Wilder: I want to circle back to Peter’s growing up and his experience being in and out of hospitals. You inferred that that’s where his commitment to social justice came from. But I’m wondering, was his family involved in politics? Did they have any beliefs around selfless service?
Graham: His family did not have a real background in social justice. His father had died when he was 3 years old. His mother raised Peter and his older brother and older sister as a single parent.
They were very involved with church. Peter, like I said; his original plan was to go into the ministry, becoming a Presbyterian minister. So in that respect his involvement with church opened up the door to his greater commitment towards social justice.
But I think this is where Trinity University played an important role in his life. I think, as a college student—especially in San Antonio, Texas, in the latter half of the ’80s—the Latin American solidarity movement was an important part of our lived experience as students at this small liberal arts college.
Peter’s older sister and her husband at the time were both working Presbyterian ministers, working in Christian education. Both of them were bilingual, and so they got extremely involved in the Latin American solidarity movement. And Peter, by extension, started to get involved in that, as well.
Through the religion department, he learned about liberation theology—very specifically, the importance of putting your faith into action—and learned conceptually the concept of servant leadership. That’s when he graduated.
It was a perfect place for him to end up, at the Open Door Community, which was a special group of people that really lived their faith every single day by taking a vow of poverty; he made $50 a month to live and work with the homeless.
He did that for a full year and a half. And Open Door remained an important part of his life, and our life, throughout the entire time here in Atlanta. The Open Door Community closed about five years ago, as its founders got older. But that’s where this real sense of social justice and working for other people came about.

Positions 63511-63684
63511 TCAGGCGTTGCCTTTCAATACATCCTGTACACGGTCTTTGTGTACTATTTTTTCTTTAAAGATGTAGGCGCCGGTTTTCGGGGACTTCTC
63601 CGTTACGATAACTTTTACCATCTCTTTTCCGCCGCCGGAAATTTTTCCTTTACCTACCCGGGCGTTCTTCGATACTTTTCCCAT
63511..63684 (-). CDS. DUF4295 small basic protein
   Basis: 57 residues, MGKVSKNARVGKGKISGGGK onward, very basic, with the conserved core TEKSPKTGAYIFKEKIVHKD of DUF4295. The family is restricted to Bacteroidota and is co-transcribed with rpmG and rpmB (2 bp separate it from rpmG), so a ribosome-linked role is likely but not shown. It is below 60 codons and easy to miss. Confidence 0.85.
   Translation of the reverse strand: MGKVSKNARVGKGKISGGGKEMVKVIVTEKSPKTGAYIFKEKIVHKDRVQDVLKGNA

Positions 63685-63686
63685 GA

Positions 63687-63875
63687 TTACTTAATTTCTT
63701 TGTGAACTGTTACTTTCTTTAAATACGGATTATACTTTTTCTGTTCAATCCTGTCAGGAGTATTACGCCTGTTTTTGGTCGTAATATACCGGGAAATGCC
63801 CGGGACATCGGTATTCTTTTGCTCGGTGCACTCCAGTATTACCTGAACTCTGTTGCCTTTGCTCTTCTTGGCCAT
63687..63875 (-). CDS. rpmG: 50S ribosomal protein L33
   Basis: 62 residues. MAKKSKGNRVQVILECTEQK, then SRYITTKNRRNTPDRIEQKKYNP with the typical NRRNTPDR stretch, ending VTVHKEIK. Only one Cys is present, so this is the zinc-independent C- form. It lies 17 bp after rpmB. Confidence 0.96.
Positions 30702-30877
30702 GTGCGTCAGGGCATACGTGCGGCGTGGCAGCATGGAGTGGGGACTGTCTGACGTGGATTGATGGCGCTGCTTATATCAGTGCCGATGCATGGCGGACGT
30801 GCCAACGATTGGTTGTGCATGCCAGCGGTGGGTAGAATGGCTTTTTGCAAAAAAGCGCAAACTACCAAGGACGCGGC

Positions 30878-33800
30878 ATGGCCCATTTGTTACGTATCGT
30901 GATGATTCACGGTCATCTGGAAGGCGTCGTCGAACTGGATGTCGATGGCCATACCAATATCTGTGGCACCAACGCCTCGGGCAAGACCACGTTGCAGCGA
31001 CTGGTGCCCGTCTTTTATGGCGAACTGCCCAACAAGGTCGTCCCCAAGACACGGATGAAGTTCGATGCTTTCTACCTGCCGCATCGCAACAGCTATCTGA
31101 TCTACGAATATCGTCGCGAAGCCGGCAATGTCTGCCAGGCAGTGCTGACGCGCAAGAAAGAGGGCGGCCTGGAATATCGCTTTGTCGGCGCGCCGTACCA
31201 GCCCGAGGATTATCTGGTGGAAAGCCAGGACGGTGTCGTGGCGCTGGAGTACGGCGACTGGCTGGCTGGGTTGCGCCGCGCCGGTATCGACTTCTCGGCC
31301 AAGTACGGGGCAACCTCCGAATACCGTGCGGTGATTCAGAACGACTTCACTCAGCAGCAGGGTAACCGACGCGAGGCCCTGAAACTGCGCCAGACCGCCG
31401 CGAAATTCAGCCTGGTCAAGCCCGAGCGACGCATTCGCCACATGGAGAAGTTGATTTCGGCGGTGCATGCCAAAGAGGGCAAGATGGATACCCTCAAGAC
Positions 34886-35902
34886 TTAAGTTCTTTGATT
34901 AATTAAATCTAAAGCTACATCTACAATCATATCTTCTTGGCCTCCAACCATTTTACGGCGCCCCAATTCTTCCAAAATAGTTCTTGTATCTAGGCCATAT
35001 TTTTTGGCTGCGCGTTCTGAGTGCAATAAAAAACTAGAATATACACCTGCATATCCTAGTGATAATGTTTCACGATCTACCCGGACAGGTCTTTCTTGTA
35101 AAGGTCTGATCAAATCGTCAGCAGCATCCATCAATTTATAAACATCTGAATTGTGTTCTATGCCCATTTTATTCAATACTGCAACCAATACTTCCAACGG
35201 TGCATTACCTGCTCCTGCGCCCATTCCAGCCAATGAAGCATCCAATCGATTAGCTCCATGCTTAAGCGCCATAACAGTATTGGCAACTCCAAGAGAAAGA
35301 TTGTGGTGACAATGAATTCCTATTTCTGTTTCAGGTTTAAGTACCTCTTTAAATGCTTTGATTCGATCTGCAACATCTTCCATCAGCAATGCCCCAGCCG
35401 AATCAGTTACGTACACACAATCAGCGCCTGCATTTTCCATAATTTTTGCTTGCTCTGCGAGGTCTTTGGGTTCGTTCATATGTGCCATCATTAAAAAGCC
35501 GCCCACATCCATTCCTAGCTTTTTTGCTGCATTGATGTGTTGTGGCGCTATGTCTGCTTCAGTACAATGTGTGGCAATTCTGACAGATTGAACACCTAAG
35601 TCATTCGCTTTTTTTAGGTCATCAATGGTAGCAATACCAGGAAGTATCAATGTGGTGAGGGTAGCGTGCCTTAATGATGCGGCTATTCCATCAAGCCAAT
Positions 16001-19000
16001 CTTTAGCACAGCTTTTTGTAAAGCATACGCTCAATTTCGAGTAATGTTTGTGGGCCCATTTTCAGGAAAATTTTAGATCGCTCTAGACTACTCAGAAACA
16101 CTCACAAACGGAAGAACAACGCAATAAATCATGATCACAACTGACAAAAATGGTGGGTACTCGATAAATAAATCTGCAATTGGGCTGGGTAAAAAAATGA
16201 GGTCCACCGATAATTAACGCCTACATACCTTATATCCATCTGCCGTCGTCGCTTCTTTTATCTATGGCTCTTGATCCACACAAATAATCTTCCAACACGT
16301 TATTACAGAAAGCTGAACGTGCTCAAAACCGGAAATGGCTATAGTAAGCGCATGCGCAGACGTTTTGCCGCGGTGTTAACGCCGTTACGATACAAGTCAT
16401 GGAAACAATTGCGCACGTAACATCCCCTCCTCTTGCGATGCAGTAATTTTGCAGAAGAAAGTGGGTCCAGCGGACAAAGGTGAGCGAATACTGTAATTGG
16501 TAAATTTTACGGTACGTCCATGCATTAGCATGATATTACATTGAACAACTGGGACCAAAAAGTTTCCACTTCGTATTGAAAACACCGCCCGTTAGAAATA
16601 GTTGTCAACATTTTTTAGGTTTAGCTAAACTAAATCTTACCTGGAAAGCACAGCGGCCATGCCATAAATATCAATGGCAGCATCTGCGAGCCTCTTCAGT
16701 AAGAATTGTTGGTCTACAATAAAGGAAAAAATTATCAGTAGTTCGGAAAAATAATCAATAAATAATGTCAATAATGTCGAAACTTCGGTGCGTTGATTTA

Wilder: When did Peter get involved in HIV activism? And how did that happen?
Graham: He got involved about the same time that I did. Because I was an out student on the college campus, I got involved with HIV advocacy when I was an undergraduate. And that was an important part of my undergraduate life.
But I think for most LGBT folks that were coming out and coming of age in the 1980s, you could not help but get involved with HIV advocacy. Our community was under attack. It felt like a genocide that was going on. And here in Atlanta, while he had primarily been focused on the homeless, once I moved here, I started getting involved with ACT UP; and so he started getting involved with ACT UP.
The intersections between what we did through ACT UP to help, specifically, people living with HIV/AIDS and the LGBT community also overlapped very much with work around poor people, the homeless, addressing structural and systemic racism in our society. All of that kind of wove itself together in the early ’90s.
As you had mentioned before, he first started doing this as a volunteer. Day job was, he worked at a deli and in a grocery store. And by early 1990, he wanted to have something more meaningful in his life. And so that’s when he approached Kathleen Brockel, who was the executive director at AIDS Survival Project. Back then, it was known as the Atlanta Chapter of the National Association of People with AIDS. And he called Kathleen, whom he knew through ACT UP, and said, “Do you have volunteer opportunities?”
And she said, “Yeah. We’re just launching an education program down at the Grady AIDS Clinic. Why don’t you come with me and see if this feels right for you?”
He started developing some of the early educational materials on treatment education—and then was there, just as a counselor, as a volunteer, every single week. He was so proud of that volunteer work early on at Grady.